In October 2011, I was invited to propose a project to be part of this regional art project called Riverscapes IN FLUX organized by Goethe-Institut in Hanoi.
Riverscapes IN FLUX tries to look at Southeast Asia’s big riverscapes which resemble life lines and roads that have developed into economic zones and vital ecosystems. As climate change and resulting disasters ruin the social and political stability of the concerned countries, the threat of the riverscapes has become an important issue for the development. The aim of this project is to create an art form drawing further attention to the ecological, socio-political and cultural consequences resulted by climate change. The project brings together 17 artists from 6 Southeast Asian countries: Vietnam, Thailand, Myanmar, Cambodia, Indonesia and the Philippines.
Thinking about river in Indonesia, I cannot resist but to think about the floods that often happen in a number of river basin areas in Indonesia, like Ciliwung river in the capital Jakarta and the Solo river (or Bengawan Solo; “bengawan” means river in Javanese) in Central and East Java. I proposed to make a visual investigation on what the rivers’ conditions are really like by traveling there and come back with photographs.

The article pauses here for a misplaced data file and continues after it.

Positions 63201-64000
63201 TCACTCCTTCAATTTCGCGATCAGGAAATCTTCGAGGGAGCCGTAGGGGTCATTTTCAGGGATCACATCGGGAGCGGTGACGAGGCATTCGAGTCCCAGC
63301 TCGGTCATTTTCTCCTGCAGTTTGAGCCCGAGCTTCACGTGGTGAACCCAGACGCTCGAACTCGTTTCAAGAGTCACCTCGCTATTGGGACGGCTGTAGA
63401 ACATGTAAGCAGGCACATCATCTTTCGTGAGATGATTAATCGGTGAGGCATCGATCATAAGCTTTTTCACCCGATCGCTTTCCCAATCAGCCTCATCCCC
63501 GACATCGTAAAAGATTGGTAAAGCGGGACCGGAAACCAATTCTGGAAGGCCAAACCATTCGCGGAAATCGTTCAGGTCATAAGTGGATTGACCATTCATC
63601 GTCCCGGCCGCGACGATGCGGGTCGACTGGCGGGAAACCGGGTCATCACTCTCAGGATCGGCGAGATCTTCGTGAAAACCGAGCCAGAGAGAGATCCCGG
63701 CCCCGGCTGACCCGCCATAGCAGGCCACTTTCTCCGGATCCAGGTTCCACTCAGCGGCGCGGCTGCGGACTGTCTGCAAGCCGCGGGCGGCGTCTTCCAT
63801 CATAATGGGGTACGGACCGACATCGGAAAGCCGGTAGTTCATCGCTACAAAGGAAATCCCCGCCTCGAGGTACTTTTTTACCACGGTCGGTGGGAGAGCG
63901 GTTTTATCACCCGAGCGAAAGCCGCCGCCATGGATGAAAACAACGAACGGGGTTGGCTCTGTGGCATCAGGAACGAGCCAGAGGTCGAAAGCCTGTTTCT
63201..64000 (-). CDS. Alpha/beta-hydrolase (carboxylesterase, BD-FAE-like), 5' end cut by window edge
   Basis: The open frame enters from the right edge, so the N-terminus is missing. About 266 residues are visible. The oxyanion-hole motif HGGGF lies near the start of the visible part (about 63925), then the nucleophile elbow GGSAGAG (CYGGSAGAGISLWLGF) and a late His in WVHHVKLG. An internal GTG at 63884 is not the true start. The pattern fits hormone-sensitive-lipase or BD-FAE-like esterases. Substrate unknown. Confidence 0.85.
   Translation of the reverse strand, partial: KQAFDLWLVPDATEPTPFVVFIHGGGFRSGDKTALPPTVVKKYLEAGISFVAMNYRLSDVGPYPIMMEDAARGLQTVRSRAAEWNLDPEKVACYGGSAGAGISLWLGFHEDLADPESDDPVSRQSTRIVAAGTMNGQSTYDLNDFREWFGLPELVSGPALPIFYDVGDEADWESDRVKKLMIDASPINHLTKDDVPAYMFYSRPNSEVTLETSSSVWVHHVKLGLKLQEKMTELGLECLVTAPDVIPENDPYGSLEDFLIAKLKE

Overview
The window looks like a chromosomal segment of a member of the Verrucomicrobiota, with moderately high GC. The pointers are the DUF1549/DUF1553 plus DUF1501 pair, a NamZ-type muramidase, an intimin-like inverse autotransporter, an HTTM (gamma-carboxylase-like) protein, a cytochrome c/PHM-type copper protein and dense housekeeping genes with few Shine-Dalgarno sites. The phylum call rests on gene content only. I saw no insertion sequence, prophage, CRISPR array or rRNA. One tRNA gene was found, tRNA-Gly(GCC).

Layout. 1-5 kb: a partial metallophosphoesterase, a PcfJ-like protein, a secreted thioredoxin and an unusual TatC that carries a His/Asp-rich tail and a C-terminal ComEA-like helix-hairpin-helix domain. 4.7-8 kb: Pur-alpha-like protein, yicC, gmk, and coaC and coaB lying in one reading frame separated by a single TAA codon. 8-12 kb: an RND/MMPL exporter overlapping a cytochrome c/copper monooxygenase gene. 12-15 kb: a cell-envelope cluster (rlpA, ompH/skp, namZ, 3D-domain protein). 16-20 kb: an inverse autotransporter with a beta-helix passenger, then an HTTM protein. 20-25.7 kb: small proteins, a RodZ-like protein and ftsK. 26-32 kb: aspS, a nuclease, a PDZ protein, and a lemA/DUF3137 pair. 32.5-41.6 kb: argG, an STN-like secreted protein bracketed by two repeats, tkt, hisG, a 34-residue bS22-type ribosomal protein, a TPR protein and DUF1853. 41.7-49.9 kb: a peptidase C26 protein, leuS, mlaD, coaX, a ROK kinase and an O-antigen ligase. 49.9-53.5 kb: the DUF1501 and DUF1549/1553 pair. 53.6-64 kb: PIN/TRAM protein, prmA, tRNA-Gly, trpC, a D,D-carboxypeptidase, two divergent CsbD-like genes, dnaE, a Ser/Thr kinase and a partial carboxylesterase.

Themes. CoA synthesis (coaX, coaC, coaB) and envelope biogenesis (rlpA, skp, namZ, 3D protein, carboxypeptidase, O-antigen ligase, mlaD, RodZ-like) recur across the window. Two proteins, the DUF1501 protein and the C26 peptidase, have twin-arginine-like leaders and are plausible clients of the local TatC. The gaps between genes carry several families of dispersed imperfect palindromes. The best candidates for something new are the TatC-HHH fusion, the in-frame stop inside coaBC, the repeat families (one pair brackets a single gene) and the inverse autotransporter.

My original idea was to compare the two rivers I mentioned above: Ciliwung river and Bengawan Solo. Ciliwung is in the more urban area of Jakarta, while Bengawan Solo streams in the more rural areas of Java. But people living near both rivers face similar risk of annual flooding. I thought it would be interesting to compare how they face that risk; do the floodings have different effect on urban and rural people, or do urban people adapt to the floodings differently from rural people.
But before too long, I changed my mind. Though both rivers pose similar threat to the surrounding community, each has its own problems, so it would not be fair to compare one another. I chose to work only on Bengawan Solo. It is more adventurous, since it would take me to travel through Solo, Ngawi, Cepu, Bojonegoro, Lamongan, and Gresik, along the 600 km river.
I worked on the project in December 2011, after I did some research and planning in October–November. I then edited the photos and exchanged emails with Indonesia’s curator (Ade Darmawan of Ruang Rupa, Jakarta) to discuss about the work in January–February 2012. This month, the final 25 photos will form into prints and ship to Hanoi, Vietnam, where the Riverscapes IN FLUX exhibition will open in April 2012.
Read more and follow the progress on the project blog: http://bytheriveroflove.tumblr.com/ ■